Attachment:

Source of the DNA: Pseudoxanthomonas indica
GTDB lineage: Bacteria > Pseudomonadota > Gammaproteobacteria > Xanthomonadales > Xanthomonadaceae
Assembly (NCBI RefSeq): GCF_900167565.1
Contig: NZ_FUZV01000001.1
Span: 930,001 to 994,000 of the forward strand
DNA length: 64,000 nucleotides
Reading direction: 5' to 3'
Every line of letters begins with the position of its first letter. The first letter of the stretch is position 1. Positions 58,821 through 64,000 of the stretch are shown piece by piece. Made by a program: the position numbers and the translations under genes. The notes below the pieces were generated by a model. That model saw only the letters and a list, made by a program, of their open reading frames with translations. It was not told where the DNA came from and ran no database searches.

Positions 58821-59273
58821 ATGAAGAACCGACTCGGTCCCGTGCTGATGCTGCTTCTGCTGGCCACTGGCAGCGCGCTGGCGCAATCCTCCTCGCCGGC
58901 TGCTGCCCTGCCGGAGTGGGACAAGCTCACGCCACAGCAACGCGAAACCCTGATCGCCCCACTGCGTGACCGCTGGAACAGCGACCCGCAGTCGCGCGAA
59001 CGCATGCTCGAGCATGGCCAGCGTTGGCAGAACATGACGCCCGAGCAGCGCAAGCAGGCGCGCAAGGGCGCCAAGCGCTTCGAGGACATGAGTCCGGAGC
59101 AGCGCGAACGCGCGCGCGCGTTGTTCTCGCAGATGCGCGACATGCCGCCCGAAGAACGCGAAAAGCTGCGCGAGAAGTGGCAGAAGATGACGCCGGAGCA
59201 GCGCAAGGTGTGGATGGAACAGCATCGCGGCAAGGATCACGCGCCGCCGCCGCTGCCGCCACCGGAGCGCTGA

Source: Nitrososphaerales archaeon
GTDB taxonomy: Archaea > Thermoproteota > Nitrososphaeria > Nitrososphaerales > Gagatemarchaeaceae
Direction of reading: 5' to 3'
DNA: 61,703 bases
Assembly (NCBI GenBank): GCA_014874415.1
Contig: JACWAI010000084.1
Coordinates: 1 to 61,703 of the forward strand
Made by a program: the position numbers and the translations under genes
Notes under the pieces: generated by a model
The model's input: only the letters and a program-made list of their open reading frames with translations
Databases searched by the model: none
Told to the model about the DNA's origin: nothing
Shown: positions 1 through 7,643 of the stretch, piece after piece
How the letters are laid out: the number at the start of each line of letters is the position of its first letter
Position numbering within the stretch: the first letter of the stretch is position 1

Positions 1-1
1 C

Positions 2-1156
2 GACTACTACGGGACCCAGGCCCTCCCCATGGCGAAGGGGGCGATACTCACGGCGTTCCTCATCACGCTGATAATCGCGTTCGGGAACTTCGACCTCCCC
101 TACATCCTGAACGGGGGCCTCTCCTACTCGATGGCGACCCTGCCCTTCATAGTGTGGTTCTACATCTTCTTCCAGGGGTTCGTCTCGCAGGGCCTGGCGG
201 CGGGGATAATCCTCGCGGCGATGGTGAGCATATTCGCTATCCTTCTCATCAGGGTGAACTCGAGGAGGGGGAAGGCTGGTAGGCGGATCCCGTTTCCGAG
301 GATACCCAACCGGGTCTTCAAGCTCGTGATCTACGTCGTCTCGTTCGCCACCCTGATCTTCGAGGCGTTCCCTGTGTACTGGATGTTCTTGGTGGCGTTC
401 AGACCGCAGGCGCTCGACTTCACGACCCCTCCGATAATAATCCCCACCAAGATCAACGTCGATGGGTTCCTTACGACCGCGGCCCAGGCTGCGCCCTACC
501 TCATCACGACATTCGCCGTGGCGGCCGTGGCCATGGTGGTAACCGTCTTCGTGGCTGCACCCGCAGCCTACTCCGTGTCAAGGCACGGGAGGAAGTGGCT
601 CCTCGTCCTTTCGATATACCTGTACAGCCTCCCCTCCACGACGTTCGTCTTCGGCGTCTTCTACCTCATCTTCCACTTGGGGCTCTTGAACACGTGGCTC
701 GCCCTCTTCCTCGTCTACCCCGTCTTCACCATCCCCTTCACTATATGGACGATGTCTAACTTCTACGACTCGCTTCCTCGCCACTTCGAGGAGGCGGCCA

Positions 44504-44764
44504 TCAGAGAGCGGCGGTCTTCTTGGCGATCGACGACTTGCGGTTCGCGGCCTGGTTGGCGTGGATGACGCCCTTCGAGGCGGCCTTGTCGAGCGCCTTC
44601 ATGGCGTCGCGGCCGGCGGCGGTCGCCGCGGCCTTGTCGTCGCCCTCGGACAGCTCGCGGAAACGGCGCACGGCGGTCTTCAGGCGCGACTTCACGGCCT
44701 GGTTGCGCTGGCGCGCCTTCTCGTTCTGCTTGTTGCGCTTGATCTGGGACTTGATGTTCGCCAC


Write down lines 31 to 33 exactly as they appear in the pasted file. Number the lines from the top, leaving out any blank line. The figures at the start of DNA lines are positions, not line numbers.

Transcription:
1 C

Positions 2-1156
2 GACTACTACGGGACCCAGGCCCTCCCCATGGCGAAGGGGGCGATACTCACGGCGTTCCTCATCACGCTGATAATCGCGTTCGGGAACTTCGACCTCCCC